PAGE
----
BOUND FOR ROQUE ISLAND … Sailing Maine and the World is the provocative subtitle of R.J. Rubadeau’s sailing memoir (Bascom Hill Publ., Minneapolis, 2010). Of course, I’m totally biased. Bob is a friend, and a longtime community member. But bias aside, this is a jolly, rollicking good read … Bob knows sailing, loves old wood ships, and has made a precarious and idiosyncratic pact with modernism that includes a back-up Gray Marine engine but excludes many of the high-tech gear most ocean-faring folk consider de rigueur. Best of all he tells a good story. An informed story. With a stand-up’s sense of humor & timing. A poet’s pivotal use of metaphor… He mixes tales of professional cruising with a playful family storyline, funny scenes, nostalgia & a lifetime’s bag of sailing tricks. Some of the names have been changed to protect the guilty … It’s one of those books you hate to put down and love to pick up. Whether he’s relating how teredos sank the Spanish armada, telling Smuttynose murder stories from 1873, savoring an encounter with an otherworldly Rinpoche on a Nepali trail, using a trusty Weems & Plath sextant to plot his position at sea, maneuvering Dog Star into a difficult berth, or citing Bell’s Theorem in explaining a Maine rumor mill, Rubadeau is a fine writer … Highly recommended.
THE ALIBI CLUB … (Bantom, New York, 2006) Francine Matthews came to town as part of Rosemerry Wahtola Tromer’s Walking Words back in 2006. She was a lovely person, and so I bought her novel, mostly because I liked the excerpt she read. I’m not much into mysteries, but this was a zinger, and once caught in the web of her plot, I couldn’t escape. Who would want to? It’s a great read, involves the real-world espionage surrounding the nuclear genii and how its secrets were saved from the Nazis by a series of intriguing and daring episodes, and is packed full of drama and great characters … Highly recommended.
THE WAVE … In Pursuit of the Rogues, Freaks and Giants of the Ocean (Doubleday, New York, 2010) … Growing up, nightmares plagued me many a sleepless night. Especially one recurring one involving what we used to call a “tidal wave” and came to understand was really a tsunami. Since we lived perched at the edge of the Pacific, it was no wonder that water fascinated and made me greatly afraid. I’ve seen big waves. Felt the ground shake hundreds of yards inland. Been afraid of the sea. So, when I asked new Between the Cover owner Daiva what great book she was reading and she conjured up Susan Casey’s The Wave, I had to take a looksee. And I’m glad I did …. It’s a fact-filled, adrenaline-laced odyssey into the world of immense waves of all kinds, far out at sea and overflowing onto the land. Casey’s a good writer. And a good researcher. Big-wave surfing makes up most of the book – she tracks a few big wave legends, maybe a tad too much with what seems to border on idolatry. But in the end you become as big a fan as she. An amazing world. And you learn more about the sea than you could possibly have known. Thank you, Daiva … Highly recommended.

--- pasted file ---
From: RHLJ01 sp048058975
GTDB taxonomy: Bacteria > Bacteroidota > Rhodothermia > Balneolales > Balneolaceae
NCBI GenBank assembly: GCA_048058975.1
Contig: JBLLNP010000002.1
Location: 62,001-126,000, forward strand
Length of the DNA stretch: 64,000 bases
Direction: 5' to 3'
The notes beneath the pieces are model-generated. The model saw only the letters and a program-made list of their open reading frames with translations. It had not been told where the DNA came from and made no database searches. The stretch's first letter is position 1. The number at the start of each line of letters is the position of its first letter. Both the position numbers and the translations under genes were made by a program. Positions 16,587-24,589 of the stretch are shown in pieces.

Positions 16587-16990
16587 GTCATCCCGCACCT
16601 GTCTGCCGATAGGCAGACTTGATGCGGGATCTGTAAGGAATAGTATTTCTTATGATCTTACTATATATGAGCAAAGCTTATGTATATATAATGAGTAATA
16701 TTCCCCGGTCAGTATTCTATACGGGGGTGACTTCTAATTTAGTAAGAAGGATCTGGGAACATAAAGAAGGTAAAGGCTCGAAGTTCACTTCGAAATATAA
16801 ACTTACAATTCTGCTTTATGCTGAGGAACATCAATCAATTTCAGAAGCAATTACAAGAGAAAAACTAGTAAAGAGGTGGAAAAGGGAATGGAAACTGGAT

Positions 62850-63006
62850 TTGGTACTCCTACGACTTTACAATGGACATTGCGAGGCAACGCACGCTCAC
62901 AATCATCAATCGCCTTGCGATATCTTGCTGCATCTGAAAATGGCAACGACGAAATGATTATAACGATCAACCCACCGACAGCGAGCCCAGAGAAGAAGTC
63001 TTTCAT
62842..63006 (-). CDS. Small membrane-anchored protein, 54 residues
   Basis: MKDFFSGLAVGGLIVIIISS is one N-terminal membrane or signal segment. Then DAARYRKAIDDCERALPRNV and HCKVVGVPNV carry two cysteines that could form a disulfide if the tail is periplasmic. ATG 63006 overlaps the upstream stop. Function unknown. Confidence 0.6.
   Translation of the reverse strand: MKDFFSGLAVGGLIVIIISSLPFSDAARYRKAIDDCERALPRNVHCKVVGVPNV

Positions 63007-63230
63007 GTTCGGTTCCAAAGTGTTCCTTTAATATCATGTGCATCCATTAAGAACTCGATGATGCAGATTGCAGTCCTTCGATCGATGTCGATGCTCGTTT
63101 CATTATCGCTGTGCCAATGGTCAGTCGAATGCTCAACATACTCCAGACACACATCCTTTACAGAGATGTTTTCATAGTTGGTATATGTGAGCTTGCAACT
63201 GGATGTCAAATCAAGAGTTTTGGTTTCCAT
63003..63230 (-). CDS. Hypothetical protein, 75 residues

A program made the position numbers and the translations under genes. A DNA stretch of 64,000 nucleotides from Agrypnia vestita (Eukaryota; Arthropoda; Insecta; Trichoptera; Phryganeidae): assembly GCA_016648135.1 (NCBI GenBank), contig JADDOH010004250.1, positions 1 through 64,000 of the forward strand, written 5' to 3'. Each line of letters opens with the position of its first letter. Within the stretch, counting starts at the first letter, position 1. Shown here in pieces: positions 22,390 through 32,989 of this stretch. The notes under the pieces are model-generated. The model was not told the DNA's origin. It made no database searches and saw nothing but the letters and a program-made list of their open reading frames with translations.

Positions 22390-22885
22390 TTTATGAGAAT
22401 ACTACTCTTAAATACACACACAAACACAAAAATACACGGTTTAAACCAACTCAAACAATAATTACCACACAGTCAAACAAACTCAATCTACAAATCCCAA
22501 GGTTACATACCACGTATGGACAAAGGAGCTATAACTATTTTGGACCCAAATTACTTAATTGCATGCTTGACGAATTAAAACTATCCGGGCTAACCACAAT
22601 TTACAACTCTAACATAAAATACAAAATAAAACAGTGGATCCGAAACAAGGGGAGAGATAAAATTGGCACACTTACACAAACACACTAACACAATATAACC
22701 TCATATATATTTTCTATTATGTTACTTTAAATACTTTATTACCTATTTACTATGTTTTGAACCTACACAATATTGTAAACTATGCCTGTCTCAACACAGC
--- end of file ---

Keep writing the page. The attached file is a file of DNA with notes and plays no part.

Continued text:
STATE OF THE UNION … I was lucky. I followed my intuition. I watched the president’s historic mid-term assessment and then turned the TV off (I was in Denver at a Super 8 for political reasons, since I don’t own my own TV). Who needs talking heads to screw up what I heard and what I saw with spin? Enough to have watched it in real time. Free of commentary … And I loved what I saw. A leader who fills one with hope, not fear. With dreams, not dangers. Who points us in a direction and suggests how we might get there … Not sure I’m looking to win the future, but let’s hope we can win a place there for our children.
WEEKLY QUOTAS … "In the United States, wealth is highly concentrated in a relatively few hands. As of 2007, the top 1 percent of households (the upper class) owned 34.6 percent of all privately held wealth, and the next 19 percent (the managerial, professional, and small business stratum) had 50.5 percent, which means that just 20 percent of the people owned a remarkable 85 percent, leaving only 15 percent of the wealth for the bottom 80 percent (wage and salary workers)." – G. William Domhoff
THE TALKING GOURD
there is indeed a current
beneath the current
which runs through us all
and there are indeed those
who have worked hard
to disguise their scent from others
yet I am still
who would set me free
from old wires
I am the autumn leaf
in February streams
dancing the eddies
finding my way along the river again
I have nothing left to lose
that can be taken
I can only continue to gain
as long as I continue to give away
and one cannot step into the same river twice
for she is never the same river
one moment to the next
as there are infinite sunsets
in one setting of the sun
- Esther Chapman